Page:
Smithville Lake aims to support pollinators

Published June 2, 2016
Monarch Butterfly

Monarch Butterfly

SMITHVILLE, Mo.,—  The U.S. Army Corps of Engineers at Smithville Lake received a grant from Monarch Watch to benefit pollinators such as butterflies and bees.  

Monarch butterfly populations have decreased by 90 percent due to loss of habitat and nectar sources. Milkweed, the sole food source for Monarch butterfly larvae, has diminished drastically in the United States due to mowing and herbicide use, especially along roadways and agricultural land.  

“Smithville Lake is perfectly positioned along the I-35 corridor which is the eastern migratory route for Monarch butterflies to their overwintering ground in central Mexico. They travel over 2,000 miles to migrate,” says Jaime Picken, U.S. Army Corps of Engineer’s Smithville Lake park ranger.  

To support pollinators, the Monarch Watch grant awarded Smithville Lake with nearly 350 milkweed plants. Smithville Lake staff, along with a handful of local volunteers, began planting the milkweed plugs in May.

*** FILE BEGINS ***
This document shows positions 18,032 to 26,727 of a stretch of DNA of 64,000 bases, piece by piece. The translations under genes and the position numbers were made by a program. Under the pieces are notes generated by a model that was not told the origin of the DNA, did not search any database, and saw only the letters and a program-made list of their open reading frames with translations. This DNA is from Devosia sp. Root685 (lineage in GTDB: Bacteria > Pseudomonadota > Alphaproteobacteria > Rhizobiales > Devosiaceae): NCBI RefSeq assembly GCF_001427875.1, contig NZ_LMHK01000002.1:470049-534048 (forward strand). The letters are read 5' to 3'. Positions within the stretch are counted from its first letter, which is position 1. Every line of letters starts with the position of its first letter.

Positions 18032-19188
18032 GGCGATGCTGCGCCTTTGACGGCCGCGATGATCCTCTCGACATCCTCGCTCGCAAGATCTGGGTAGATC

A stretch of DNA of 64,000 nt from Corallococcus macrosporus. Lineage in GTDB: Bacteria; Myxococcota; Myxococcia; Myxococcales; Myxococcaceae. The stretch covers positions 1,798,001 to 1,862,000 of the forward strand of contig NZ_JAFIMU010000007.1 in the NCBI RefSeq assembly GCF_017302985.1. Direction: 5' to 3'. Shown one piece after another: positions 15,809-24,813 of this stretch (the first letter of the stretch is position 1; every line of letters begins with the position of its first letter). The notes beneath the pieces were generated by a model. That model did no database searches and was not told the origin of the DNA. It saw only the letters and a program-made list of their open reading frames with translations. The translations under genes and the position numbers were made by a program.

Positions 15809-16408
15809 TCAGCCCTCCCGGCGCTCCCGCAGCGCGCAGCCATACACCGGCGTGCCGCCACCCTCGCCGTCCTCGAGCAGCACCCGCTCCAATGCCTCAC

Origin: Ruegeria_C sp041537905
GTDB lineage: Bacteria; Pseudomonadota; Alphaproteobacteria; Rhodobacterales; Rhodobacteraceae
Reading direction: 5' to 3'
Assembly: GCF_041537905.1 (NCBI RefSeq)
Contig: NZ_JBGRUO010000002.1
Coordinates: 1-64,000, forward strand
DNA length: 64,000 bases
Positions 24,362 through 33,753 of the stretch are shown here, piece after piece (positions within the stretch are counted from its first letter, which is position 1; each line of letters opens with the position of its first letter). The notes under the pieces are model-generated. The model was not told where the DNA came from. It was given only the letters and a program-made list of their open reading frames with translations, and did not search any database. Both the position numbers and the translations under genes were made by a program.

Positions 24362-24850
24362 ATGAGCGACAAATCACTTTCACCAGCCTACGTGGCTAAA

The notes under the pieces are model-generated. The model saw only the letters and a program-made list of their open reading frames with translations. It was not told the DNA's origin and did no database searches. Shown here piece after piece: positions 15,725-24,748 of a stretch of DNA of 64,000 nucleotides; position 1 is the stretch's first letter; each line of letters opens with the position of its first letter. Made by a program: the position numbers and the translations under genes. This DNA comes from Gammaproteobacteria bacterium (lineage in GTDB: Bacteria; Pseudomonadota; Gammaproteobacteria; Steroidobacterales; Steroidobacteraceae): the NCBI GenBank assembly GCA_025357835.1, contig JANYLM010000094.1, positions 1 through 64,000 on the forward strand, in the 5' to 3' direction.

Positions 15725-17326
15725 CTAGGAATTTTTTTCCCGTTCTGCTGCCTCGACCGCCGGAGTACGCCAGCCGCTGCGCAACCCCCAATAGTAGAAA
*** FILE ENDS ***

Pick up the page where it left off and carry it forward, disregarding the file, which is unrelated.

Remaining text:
“Through this grant we received three varieties of milkweed. We also planted a number of native wildflowers to attract additional pollinators such as honeybees and humming birds,” says Picken. “Honeybees are responsible for one-third of the food we eat. We want to provide an area of native plants for these valuable insects.”  

The planting site is located directly behind the Jerry Litton Visitor Center. It is near a gravel pedestrian trail and the Corps plans to add interpretative signage at the location. Once the plants are established, Smithville Lake visitors should have a variety of resident pollinators to view in addition to providing a refueling point for Monarch butterflies along their migration route.  

“We hope this project will provide abundant food sources for Monarch caterpillars as well as a number of nectar sources for pollinators to include migrating adult Monarch butterflies,” adds Picken. “At the same time, we hope the visiting public will enjoy viewing the area and can learn what a valuable role pollinators play in our day to day lives.”  

To learn more about Monarch Watch, visit

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Release no. 16-025